7) Follow up with your servicer – After your housing counselor informs you that your workout packet has been submitted to your servicer, follow up with your servicer. Do not wait for your housing counselor to remind you. It’s suggested that you follow up with them every week and make sure to write down what was discussed, the date, time, the name of the person you spoke with and their ID number on your note book. If you are giving information to the bank or servicer, it should match the information that your housing counselor submitted in the package. If circumstances change (i.e. you get an increase or decrease in pay), let your housing counselor know.

8) Keep your housing counselor updated – There will be times when your bank or servicer will contact you directly and may request additional information from you. Don’t forget to contact your housing counselor and inform them of what was discussed or what was requested from you. If you had to fax documents to your servicer, send them to your housing counselor as well, that way they are aware of what was provided to your servicer.

9) Be patient, polite and proactive – As overwhelming as this process is, housing counselors are here to assist you in learning about your options, which may include a short sale, modification, or in some cases, letting go of the home and planning a successful “exit strategy.” Regardless of which path you decide to take, it’s a “team approach” and your active participation is important. Being patient, polite, and proactive will also be helpful in communicating with your bank or servicer, since you may have to be the messenger between different departments at your bank or servicer.

Have you worked with a housing counselor before? Do you have any comments or tips you would like to share?

Please note: All content included in the ForeclosureHelpSCC blog is provided for information only and should NOT be considered legal or tax advice. If you have any questions, please feel free to contact us on our hotline: (408)-293-6000, or visit our website: www.foreclosurehelpscc.org.

New Mortgage Servicing Rules Proposed- What Does it Mean for You? Part 2 of 2

By Sean Coffey, Program Manager at ForeclosureHelpSCC

In an earlier post,  we explained that the Consumer Financial Protection Bureau announced proposed rules around loan servicing and we examined the first part of this proposal. In today’s post, we’ll examine the second part of the proposed loan servicing rules. The rules are nicknamed the “no runaround” rules, and address loan servicing issues that homeowners sometimes encounter with their mortgage loan servicers.

Under the new rules, banks or servicers will have to:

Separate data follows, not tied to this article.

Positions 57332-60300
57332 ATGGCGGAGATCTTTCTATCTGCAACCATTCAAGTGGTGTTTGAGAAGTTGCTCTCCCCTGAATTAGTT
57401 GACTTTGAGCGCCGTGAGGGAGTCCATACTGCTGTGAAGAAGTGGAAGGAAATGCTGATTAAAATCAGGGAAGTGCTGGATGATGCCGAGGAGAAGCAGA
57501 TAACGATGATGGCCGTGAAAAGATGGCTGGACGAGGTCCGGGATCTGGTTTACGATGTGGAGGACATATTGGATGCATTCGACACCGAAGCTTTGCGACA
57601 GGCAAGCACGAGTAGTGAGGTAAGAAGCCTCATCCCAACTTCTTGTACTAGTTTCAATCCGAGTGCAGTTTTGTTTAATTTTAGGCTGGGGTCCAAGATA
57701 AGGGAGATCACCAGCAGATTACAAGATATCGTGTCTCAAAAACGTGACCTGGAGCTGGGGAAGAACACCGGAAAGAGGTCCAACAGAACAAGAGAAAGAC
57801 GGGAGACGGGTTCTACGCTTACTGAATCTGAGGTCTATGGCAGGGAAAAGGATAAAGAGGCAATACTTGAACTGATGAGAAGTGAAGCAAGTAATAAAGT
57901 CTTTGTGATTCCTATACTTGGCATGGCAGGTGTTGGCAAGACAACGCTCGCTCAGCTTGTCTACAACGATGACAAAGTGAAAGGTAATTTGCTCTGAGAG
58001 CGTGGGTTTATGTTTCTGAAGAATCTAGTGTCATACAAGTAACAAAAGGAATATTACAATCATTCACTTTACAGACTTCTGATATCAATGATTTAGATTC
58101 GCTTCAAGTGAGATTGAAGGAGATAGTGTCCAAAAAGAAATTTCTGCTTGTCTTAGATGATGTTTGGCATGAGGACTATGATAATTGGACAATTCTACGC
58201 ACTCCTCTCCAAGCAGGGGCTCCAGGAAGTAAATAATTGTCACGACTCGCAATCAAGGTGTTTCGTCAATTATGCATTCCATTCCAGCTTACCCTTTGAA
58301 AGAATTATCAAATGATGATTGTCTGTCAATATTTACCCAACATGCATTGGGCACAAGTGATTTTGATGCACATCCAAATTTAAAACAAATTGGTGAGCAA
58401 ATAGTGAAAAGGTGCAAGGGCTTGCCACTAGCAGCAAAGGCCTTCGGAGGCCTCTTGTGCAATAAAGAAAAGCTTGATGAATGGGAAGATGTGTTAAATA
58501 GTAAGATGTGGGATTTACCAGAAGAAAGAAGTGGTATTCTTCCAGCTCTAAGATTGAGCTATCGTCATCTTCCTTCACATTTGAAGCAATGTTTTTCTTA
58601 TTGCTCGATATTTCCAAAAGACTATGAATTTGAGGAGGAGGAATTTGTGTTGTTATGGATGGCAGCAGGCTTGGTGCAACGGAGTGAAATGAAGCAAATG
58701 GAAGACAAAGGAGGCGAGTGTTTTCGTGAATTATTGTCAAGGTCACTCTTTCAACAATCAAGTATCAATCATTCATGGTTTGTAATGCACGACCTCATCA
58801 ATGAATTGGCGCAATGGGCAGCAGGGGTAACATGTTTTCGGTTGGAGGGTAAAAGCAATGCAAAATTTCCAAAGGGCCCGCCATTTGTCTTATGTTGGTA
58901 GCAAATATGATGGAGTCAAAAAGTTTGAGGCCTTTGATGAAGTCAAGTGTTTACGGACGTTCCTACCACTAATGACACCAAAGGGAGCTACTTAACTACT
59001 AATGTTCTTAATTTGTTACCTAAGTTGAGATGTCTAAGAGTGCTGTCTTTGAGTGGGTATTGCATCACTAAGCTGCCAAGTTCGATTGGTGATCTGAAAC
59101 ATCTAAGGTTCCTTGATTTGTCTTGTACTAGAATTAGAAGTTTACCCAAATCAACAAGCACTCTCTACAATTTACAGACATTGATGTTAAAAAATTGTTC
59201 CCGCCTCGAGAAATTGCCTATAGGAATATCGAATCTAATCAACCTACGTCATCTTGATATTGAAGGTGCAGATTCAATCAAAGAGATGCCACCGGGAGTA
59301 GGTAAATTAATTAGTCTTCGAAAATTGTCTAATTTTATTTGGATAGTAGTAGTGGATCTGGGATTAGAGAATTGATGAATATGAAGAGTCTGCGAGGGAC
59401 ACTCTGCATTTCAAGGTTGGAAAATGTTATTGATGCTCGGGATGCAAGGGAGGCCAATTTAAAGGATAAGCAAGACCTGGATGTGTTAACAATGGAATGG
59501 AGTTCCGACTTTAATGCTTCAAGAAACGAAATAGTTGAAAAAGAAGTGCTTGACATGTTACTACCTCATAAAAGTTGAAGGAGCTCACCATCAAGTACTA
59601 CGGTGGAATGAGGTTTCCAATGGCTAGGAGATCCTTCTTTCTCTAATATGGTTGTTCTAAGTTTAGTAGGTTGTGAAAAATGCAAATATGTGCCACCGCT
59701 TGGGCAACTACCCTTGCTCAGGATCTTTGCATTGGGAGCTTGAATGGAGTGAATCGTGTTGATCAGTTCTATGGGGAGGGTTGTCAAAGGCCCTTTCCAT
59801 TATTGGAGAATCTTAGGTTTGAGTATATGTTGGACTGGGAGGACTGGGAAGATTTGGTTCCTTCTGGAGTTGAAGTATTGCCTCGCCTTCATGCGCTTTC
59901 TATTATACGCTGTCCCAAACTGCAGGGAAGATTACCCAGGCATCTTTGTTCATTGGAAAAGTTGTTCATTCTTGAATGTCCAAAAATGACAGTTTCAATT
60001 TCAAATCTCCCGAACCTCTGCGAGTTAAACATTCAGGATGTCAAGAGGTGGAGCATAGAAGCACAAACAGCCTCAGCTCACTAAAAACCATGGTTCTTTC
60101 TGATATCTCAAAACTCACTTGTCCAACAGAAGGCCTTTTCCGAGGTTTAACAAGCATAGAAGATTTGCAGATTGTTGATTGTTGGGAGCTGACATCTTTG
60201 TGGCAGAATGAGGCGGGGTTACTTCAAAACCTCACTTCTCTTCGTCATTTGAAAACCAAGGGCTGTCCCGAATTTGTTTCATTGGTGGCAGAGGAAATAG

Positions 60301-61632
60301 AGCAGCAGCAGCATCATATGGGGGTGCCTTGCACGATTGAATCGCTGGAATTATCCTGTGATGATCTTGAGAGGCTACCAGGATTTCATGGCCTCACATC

• Credit a consumer’s account on the same date that the servicer received the payment.
  • Maintain accurate and accessible documents to minimize errors, provide oversight of any contractors and of any foreclosure attorneys working on behalf of the servicer.
  • If a homeowner notifies a servicer that they believe a mistake has been made, then the servicer would need to provide acknowledgement of the homeowner’s complaint, conduct an investigation, and respond to the homeowner in a timely manner.
  • Provide direct and ongoing access to servicer employees who have the power to assist homeowners.
  • Promptly review applications for programs that help avoid foreclosure.
  • Wait until after a review of an application is complete before moving forward on a foreclosure sale.
  • Inform homeowners when their packages are incomplete.
  • Allow homeowners to appeal certain servicer decisions.

Some of these proposed rules are similar to laws that are already on the books, for example the Real Estate Settlement Procedures Act also requires banks and services to respond to homeowner’s request in a timely manner.

We have heard from several homeowners that the servicing of their loan has been transferred and in the process of transferring, the loan payments made to the first servicer aren’t being credited with the new servicer.

If this has happened to you, you may want to consider sending a qualified written request, also known as a “RESPA Request.” RESPA stands for Real Estate Settlement Procedures Act. Under this act, a borrower can send a letter to their lender if there is a dispute about payments or other issues related to the loan, and their servicer is required to acknowledge the request within 20 business days and must try to resolve the issue within 60 business days.

If you do send a qualified written request, it’s important that you include this sentence at the beginning of your letter:

This is a “qualified written request” pursuant to the Real Estate Settlement and Procedures Act (section 2605(e)).

And include this sentence at the end of the letter:

I understand that under Section 6 of RESPA you are required to acknowledge my request within 20 business days and must try to resolve the issue within 60 business days.

You should send your letter through registered mail so that you have proof that your bank or servicer received it.  You can see an example of a qualified written request on the HUD website: Example Qualified Written Request.

If you would like to learn more about the proposed rules, visit the “Regulation Room”  and see how the proposed rules would affect real-life situations. You can also provides comments on any loan servicing issues you’ve had, or on the proposed legislation.
Have you encountered any loan servicing issues with your mortgage? Any suggestions you would give to the Consumer Financial Protection Bureau as they consider implementing these rules?

Please note: All content included in the ForeclosureHelpSCC blog is provided for information only and should NOT be considered legal or tax advice. If you have any questions, please feel free to contact us on our hotline: (408)-293-6000, or visit our website: www.foreclosurehelpscc.org.